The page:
9 hours ago, aMusicComposer said:

Bar 30: I hope each the cello and bass will take one note and tremolo on it, rather than going between octaves

Yes, the cellos will play the upper notes tremolo and the basses will play the lower notes tremolo, giving that octave sound without the difficulty of octave leaps.

9 hours ago, aMusicComposer said:

Bar 70: Trombones playing this melody too?

I didn't think of that but yeah this bass clef melody would be good for the trombones, especially considering the forte dynamic. They have been in more of a harmonization role the entire time, so this would show their melodic capabilities.

9 hours ago, aMusicComposer said:

Bar 117: Don't have the flute and oboes playing in thirds for such a long passage. Divide each one and have Fl 1 and Ob 1 taking the top note, and Fl 2 and Ob 2 taking the bottom note.

Thanks for the suggestion. I see Flutes and Oboes in thirds so commonly in orchestral writing, where the Flutes play the upper notes and the Oboes play the lower notes, that when I was thinking of which instruments to have playing in thirds before it moves to the 2 octave arpeggios in the treble clef, I was immediately thinking Flutes and Oboes

9 hours ago, aMusicComposer said:

Bar 187: I can hear a very triumphant Beethovenian orchestration here - lots of trumpet and Timp etc.

Ah, the C major section where the music has escaped not just from the key of C minor but also from C minor's proximity. I bet you were thinking of the Beethoven's Fifth Finale when listening to this section and writing your reply to the post. I foreshadow this in the Eb major section where the bass turns into triplets by alternating between Eb major and E minor and then having a G major chord. But, because the whole piece has been intense in multiple different ways, I have a 1 measure rest for the entire orchestra before they jump in to the C major section. This should give the harpist enough time to change pedals to all naturals if I do decide to use the harp in this piece.

9 hours ago, aMusicComposer said:

Bar 229: How are you planning on orchestrating this?

Oh, those across the keyboard arpeggios. I was thinking of maybe having the double basses sustain the root note of each harmony or perhaps a 3 part divisi if I want them to play actual chords(of course, if I go with this chord option, I would want the notes of the chord quite spread out, so as to not get muddy down there). As for the arpeggios themselves, I was thinking of using a combination of a strings cascade and a woodwind cascade, where it goes from the lowest to the highest member of each. So for the strings cascade that would be Cellos to Violas to Violins. Because this isn't a violin concerto, I don't want to make it hard on the 1st violinists by writing notes past the third octave, where the violinists are pretty much going to have to use harmonics to get those 4th octave pitches regardless of whether the harmonics are written into the score or not. So the 4th octave would be only woodwinds.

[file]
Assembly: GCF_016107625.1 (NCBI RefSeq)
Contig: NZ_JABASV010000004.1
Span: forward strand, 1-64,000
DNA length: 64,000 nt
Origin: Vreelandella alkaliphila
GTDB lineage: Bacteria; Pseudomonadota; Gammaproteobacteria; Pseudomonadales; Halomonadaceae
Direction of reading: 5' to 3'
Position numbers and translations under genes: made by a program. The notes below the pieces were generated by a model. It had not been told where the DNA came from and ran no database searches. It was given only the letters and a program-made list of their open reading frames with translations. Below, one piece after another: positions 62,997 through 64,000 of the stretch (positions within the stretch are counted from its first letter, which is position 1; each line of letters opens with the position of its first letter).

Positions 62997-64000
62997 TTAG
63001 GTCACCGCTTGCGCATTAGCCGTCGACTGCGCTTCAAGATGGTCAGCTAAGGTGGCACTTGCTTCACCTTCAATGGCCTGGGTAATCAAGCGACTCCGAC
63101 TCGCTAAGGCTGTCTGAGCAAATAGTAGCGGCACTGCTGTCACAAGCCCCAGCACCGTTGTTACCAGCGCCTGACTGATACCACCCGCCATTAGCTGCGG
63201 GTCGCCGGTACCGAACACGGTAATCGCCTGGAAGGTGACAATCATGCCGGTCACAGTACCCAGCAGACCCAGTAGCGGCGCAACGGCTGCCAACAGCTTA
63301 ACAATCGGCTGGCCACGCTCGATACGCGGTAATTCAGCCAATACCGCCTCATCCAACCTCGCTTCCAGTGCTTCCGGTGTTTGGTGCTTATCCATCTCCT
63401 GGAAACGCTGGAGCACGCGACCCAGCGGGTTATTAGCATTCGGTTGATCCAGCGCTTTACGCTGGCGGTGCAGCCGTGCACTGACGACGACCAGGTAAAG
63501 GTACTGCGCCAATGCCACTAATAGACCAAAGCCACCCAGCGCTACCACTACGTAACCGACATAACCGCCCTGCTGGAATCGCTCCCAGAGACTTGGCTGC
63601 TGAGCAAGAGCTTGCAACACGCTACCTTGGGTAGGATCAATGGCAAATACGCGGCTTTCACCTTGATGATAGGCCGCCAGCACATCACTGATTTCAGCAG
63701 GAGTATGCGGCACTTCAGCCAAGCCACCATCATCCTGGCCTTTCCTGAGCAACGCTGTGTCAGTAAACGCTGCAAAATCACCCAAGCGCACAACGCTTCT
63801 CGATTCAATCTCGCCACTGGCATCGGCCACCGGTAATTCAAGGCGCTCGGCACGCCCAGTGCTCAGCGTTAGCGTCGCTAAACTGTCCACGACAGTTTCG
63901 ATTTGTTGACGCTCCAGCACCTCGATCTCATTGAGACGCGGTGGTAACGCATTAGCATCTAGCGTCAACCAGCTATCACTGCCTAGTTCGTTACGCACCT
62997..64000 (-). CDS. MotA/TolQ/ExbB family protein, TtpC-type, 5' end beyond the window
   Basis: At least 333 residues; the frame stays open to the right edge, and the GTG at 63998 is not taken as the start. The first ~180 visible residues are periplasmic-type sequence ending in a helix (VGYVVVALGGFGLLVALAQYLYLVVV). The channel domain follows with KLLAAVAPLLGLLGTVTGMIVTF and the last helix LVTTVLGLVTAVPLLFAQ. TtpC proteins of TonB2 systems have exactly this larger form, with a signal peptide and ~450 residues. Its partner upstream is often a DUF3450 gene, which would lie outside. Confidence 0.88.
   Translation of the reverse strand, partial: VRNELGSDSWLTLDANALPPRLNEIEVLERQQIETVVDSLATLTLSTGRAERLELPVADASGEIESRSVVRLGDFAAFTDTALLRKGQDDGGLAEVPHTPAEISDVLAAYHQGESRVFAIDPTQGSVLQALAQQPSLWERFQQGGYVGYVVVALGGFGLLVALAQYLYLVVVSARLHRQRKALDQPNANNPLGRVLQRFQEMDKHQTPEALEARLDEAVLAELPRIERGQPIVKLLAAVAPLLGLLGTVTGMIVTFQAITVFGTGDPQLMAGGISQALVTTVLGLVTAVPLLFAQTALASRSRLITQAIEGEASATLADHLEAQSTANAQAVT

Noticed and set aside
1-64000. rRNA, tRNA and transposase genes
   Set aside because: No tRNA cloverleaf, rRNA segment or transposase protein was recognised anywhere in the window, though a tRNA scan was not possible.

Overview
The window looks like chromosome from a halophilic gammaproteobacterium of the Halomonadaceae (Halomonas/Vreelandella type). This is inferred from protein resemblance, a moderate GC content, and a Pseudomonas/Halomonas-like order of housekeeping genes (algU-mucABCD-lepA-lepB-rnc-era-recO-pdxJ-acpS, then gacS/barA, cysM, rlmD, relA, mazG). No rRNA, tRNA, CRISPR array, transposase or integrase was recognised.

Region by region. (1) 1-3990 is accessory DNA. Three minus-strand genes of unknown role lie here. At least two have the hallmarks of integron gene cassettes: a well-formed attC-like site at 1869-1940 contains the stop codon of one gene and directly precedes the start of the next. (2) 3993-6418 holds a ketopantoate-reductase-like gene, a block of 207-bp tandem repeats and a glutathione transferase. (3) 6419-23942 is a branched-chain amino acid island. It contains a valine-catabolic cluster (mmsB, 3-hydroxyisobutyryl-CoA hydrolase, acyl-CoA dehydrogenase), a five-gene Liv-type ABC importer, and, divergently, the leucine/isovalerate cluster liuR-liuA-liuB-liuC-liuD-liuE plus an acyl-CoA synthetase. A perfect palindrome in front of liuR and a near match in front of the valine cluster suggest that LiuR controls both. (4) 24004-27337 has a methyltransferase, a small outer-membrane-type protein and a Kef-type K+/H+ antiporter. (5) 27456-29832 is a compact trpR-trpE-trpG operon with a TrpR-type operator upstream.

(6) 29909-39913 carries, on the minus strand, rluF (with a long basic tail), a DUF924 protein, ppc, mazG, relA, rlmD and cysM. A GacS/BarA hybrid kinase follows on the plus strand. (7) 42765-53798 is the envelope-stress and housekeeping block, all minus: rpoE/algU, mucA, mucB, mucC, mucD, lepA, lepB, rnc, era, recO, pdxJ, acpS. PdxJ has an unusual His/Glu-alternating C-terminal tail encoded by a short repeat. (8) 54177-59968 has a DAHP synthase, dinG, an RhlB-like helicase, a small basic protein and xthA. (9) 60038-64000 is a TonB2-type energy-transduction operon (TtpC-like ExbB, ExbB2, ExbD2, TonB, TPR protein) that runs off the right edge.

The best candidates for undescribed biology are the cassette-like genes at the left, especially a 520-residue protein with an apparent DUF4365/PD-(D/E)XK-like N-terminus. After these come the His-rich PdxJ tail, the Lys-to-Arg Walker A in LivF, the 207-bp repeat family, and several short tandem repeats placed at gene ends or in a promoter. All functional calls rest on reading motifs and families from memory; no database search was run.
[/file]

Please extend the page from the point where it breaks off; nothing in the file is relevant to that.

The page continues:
For the woodwind cascade, things would be similar, moving up from the Bassoons to Clarinets to Oboes to Flutes to Piccolo. Again, the 4th octave can be played on the flute, at least up to F#, but it would likely anger the flutists to see me write up to fourth octave E. So not only would the fourth octave be only woodwinds, but it would also be only the piccolo playing that high.

Now, during these cascades, I would have at least 2 if not more notes played in unison by 2 instruments so that when 1 instrument drops out, it sounds like it seamlessly moves from 1 instrument to the next. And I was thinking of having the 2 cascades not start simultaneously. So the cellos would start the strings cascade first and then some time later, the bassoons would start the woodwind cascade. If I decide to use the harp, I can have it play the arpeggios as well.

Also I realized I made a bit of a mistake with the dynamics at the end of the piece. I go from fortissimo to mezzo forte so that the slow arpeggios don't sound too loud. But at Bar 251, I meant to bring back not just the tempo but also the fortissimo dynamic and I didn't. Oh well, this can be corrected in the orchestral score. The Piano score doesn't have to be absolutely perfect in any circumstance but especially not when I am going to write it for orchestra.

Share this post


Link to post
Share on other sites

Some good points you have risen here.

2 hours ago, caters said:

That does make sense. The bassoon has a reedy but mellow tone to it's notes when in the bass register. In the tenor register, the bassoon, I think projects more at the same dynamic, getting closer to the timbre of the brass. The low register of the flute on the other hand has a quiet and weak tone up to A4.

It does of course depend on the flautist. Even the particular instrument can affect how it project - headjoint cuts with more resistance project better in the lower register, and ones with less resistance tend to have clearer high notes. (Don't worry about that though - I was just showing how it can vary so much)

2 hours ago, caters said:

Thanks for the suggestion. I see Flutes and Oboes in thirds so commonly in orchestral writing, where the Flutes play the upper notes and the Oboes play the lower notes, that when I was thinking of which instruments to have playing in thirds before it moves to the 2 octave arpeggios in the treble clef, I was immediately thinking Flutes and Oboes

Flutes and Oboes a third apart are common. However, owing to factors such as the particular register that it is in, this will sound best if both are divided. Woodwind players are well versed in playing in unison with different instruments, and it can really utilise the different tones throughout each instrument.

2 hours ago, caters said:

Ah, the C major section where the music has escaped not just from the key of C minor but also from C minor's proximity. I bet you were thinking of the Beethoven's Fifth Finale when listening to this section and writing your reply to the post.